His Master’s Synthesizer

Posted: December 14, 2016 in New Indie Music
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Zavala

Fantasmas

Fake Four Music, 2017

Review by Kent Manthie                                                                           fantasmas-zavala-cd-cover

Chicago-based electronica producer, Zavala has just come out with his latest work of his own: Fantasmas. It is a real coup de grace for Zavala.

The music takes me back a little way, back in the good ol’ days of the 1990s (say what you will about the 90s: but throughout that decade the US economy BOOMED. It was the 1920s all over again: instead of just richies or institutional investors, regular Joes and their wives were buying stock and, up until the bubble burst in 2000, buying internet/tech stocks was a sure thing. Look at all the millionaires that sprang up overnight!

Anyway, listening to Fantasmas reminds me of back in the 90s, when I was enjoying life, working during the week, and then, letting it all hang out, basically, between Thursday and Saturday night, taking Sunday to recuperate before starting the whole thing over again (i.e., it’s Monday morning again and the whole thing starts again (and it will forever)). It has quite a danceable groove to it. Even if you’re sitting at home and pop this CD on, you’ll still be shaking your head back and forth, bobbing up and down and so on.

That isn’t to say, though, that Fantasmas sounds like a dated work, something that, for today’s world, is just a little anachronistic. No, Zavala, being a seasoned music producer, has taken his talents for getting the most of the studio as well as the back-up singers, session musicians, etc.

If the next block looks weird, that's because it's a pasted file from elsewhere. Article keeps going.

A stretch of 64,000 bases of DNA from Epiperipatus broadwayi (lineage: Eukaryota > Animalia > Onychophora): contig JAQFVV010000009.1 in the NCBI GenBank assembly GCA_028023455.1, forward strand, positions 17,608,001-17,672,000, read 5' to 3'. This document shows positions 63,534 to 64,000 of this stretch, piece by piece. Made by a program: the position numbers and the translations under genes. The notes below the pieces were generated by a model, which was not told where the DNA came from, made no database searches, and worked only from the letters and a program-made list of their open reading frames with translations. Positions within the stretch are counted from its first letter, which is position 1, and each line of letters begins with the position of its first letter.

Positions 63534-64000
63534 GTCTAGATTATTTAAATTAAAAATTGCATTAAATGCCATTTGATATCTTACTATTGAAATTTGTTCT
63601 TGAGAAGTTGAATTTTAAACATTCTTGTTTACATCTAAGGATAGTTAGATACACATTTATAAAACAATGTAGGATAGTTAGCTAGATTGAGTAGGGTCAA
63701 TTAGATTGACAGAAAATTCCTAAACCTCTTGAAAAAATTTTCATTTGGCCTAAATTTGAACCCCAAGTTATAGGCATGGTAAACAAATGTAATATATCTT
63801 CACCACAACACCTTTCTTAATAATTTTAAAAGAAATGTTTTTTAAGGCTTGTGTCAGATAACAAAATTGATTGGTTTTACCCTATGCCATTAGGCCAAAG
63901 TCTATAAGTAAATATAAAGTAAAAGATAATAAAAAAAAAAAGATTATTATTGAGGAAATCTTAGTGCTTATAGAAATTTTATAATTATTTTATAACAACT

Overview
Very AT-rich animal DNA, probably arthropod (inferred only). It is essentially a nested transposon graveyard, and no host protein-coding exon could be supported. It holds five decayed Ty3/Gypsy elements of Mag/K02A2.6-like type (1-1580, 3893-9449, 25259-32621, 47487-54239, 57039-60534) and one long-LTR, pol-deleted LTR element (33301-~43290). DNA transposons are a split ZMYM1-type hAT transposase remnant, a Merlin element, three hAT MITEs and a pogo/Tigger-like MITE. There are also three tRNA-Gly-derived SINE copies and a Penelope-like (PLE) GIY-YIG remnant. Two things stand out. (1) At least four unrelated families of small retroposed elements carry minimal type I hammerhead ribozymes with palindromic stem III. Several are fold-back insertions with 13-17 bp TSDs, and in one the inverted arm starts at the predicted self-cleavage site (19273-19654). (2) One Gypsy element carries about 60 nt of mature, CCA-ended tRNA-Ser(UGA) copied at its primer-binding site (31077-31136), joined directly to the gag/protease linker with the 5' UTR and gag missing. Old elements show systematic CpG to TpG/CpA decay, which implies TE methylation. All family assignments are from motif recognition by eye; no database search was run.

On one track, Zavala gets some help in the form of Sara Z. singing vocals on “Chrysalis” and believe it: this is a groovy track. That and then “The IFS” is another really swinging cut. You can’t help yourself. You just gotta dance! It’s all good, but, to pick a couple good starters, check out the opener, “Mirrors”, or the dreamy “Floats Like Empty” or the ethereal, synthesizer opus, “ARPDreamth” (can’t say 100%, because they’re kind of outdated. Those ARP synthesizers, like Pink Floyd used on The Dark Side of the Moon, I haven’t seen or heard today’s musical prodigies using. That isn’t surprising, given the leaps and bounds taken as far as technology in general has come since 1973. Listening to it with, say, good headphones and turned up really loudly, you can really meld with the music! I’m telling you: if you want to be relaxed, turn the lights down low and lie in bed or on a comfortable sofa, then hit “play” with this CD ready and then close your eyes and I bet when the album finishes, you’ll feel at least somewhat relaxed. ENJOY! -KM.

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